Matilda In The Middle by Katy Lironi – Chapter 3
I left home reluctantly; a dungaree wearing, immature 18 year old, who didn’t fit at school and had no idea what it was I was looking for. I’d come through the New Romantic years with a passing interest in Blancmange, Bananarama and Heaven 17, but still felt that something was missing. I hadn’t found my niche. Shy to the point of carrying books around with me to fill any lurking gap in the conversation, I had discovered cider, boys and had one best friend. Missing out on the chance to study English at university by one grade, I found myself on my way to Edinburgh to study Publishing at Napier College. I didn’t realise that this was the right doorway opening for me, behind which lay all the stripy t-shirts and anoraks an awkward, socially inept girl from East Kilbride could possibly hope for. It was like the scene I’d been pining for without even knowing such a thing existed.
On the first day of college, I ran panting and late (I’d locked myself into my digs’ bedroom by accident) into the Merchiston Napier College campus on an August morning in 1988, sporting rolled up jeans, my Dad’s old golf jerkin and a neon orange chiffon scarf in my hair. Lips red, face freckled, white and terrified. The janitor pointed out a retreating back-combed figure in a man’s black raincoat, urging me to run after my fellow publishing student.
She turned out to be Sarah, a native Edinburgher and my first college friend. She introduced me to night busses, music venues, back alley short cuts and the joy of lunch time cider at the student union. She was almost immediately recruited as bass player with nascent C86 band The Shop Assistants. And there was my opening into the C86 scene, wholly overrepresented within the student population of my college, to be precise, within the confines of the publishing and printing classes of 1988.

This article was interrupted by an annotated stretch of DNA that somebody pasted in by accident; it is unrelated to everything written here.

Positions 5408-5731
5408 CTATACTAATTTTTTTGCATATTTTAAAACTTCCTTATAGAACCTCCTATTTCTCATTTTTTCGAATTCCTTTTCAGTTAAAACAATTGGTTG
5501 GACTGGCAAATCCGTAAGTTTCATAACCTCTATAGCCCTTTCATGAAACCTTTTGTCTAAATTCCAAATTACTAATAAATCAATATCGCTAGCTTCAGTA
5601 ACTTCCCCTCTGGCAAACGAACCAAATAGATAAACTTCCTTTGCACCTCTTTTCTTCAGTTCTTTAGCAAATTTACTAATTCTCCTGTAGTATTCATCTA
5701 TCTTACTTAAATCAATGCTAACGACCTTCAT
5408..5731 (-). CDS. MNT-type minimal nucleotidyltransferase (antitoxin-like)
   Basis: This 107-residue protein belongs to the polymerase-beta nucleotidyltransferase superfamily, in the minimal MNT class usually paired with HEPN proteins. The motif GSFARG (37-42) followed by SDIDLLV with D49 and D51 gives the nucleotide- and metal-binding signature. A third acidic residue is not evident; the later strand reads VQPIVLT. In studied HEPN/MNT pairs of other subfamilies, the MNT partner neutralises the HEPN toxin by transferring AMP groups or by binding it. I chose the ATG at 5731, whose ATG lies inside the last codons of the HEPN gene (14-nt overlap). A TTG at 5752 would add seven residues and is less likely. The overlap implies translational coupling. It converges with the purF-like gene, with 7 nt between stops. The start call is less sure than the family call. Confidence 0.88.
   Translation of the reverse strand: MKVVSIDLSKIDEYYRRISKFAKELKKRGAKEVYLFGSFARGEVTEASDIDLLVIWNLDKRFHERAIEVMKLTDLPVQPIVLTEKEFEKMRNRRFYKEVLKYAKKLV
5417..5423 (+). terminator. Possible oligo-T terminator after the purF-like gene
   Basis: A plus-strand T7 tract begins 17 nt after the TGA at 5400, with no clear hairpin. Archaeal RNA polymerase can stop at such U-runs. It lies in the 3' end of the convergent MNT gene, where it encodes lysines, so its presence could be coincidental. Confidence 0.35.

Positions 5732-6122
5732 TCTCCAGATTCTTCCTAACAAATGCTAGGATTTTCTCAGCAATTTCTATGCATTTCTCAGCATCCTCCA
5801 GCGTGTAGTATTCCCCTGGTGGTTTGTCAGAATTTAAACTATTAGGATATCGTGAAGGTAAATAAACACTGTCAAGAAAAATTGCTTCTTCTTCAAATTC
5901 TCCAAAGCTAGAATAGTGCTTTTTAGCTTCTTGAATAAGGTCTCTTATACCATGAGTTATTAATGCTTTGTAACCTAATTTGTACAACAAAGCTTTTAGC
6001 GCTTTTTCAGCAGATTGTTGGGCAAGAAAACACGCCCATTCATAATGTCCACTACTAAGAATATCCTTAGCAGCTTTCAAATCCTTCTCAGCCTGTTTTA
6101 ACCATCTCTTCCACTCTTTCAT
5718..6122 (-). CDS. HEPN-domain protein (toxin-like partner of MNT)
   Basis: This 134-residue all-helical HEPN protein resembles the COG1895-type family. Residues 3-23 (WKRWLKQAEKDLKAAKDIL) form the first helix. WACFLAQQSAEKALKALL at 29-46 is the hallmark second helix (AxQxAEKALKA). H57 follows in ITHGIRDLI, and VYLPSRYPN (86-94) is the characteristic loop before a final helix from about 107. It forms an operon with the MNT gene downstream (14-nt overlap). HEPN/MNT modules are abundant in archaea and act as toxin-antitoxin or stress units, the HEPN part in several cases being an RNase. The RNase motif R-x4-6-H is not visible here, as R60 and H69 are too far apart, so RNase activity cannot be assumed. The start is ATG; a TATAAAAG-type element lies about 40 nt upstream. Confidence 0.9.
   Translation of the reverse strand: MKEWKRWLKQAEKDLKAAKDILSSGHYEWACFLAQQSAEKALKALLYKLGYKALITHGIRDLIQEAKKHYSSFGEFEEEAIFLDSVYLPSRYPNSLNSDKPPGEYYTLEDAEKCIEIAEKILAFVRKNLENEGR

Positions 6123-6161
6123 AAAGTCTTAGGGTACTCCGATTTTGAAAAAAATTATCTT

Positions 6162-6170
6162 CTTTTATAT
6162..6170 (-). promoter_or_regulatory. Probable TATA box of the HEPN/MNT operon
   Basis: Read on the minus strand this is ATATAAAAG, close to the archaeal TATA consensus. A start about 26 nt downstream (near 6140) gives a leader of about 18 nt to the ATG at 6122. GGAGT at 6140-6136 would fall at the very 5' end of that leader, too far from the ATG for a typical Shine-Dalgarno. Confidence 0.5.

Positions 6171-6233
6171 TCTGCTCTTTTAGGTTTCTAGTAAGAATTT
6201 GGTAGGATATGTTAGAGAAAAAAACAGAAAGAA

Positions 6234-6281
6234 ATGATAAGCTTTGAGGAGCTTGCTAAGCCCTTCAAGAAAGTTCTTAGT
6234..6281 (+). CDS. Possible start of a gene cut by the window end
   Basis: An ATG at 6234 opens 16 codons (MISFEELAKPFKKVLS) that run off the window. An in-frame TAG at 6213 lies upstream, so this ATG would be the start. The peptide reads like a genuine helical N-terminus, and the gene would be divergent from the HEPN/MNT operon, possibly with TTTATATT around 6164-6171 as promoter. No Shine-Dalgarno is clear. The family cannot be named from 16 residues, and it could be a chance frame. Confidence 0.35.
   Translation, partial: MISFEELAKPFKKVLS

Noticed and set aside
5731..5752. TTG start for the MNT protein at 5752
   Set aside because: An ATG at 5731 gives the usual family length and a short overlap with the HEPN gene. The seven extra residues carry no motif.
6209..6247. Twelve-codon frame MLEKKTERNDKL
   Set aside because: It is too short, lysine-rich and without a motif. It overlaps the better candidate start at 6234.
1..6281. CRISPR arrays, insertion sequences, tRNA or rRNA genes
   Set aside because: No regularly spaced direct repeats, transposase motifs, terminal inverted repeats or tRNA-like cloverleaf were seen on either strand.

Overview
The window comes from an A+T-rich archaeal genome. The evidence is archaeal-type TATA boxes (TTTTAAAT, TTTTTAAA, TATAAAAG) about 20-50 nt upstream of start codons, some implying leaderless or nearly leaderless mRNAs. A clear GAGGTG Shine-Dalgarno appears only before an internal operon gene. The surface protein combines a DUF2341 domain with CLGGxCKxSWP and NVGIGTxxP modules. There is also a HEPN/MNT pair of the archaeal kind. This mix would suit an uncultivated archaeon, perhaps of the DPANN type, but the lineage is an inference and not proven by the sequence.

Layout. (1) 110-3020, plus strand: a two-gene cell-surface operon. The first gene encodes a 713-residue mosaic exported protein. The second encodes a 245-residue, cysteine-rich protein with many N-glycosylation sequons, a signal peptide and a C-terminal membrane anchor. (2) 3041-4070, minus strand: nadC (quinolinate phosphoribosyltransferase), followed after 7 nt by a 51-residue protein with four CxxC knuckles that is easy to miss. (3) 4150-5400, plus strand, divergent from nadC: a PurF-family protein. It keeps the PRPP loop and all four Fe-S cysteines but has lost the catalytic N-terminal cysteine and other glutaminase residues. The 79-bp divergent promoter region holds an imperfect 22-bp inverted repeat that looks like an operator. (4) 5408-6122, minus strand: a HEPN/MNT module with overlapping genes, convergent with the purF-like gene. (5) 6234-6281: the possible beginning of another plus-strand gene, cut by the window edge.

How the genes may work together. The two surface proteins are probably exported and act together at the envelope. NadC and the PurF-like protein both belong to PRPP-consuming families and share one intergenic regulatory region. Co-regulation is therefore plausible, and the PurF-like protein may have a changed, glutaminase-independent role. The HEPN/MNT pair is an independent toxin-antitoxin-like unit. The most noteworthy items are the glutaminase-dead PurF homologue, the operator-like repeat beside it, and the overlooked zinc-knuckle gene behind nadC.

Within weeks I too had been recruited into the ranks of another burgeoning C86 band, The Fizzbombs. Not only that, but I had a fellow C86 boyfriend, complete with stripy t-shirt and flat-top hair, and a new back-combed best friend, Ann, drummer with the Shop Assistants and bass player with the Fizzbombs – neither of which were instruments that she had much history with. That was kind of the point of C86, it was total DIY and we all learned as we went along, the noisier, more feedback and shambling, the better. So it was apt that I was recruited as the singer in this context of innovation and trial and error. My life as it was to become had begun, and it was both exhilarating and terrifying in equal measure.
The digs I’d locked myself into on the first day of college didn’t last long. I was much too solitary and shy and my landlady ended up calling my mum in concern for my welfare. I was swiftly moved into the halls of residence at Craiglockhart, all female and still presided over by the nuns of the Society of the Sacred Heart. It had been used as a military psychiatric hospital during WW1 to treat shell-shocked soldiers, and had famously housed the war poets, Wilfrid Owen and Siegfried Sassoon. Fresh from my English Higher exam and with a love of all things romantic and poetic, this was a factor in me agreeing to live in this ex-convent. It suited me perfectly, I had lectures five days a week, all meals cooked for me at the halls, leaving me time for band rehearsals and a full time social life immersing myself in the indie clubs and music venues that 1980s Edinburgh specialised in – The Hoochie Coochie Club, The Kangaroo Club, The Onion Cellar, The Green Banana Club at Potterrow. At these clubs and venues I was introduced to the delights of The Jesus and Mary Chain, The Velvet Underground and lots of classic 60s music – dancing all through the week to The Doors, The Kingsmen’s Louie Louie, and shoving one another around the dancefloor to the Mary Chain’s Upside Down.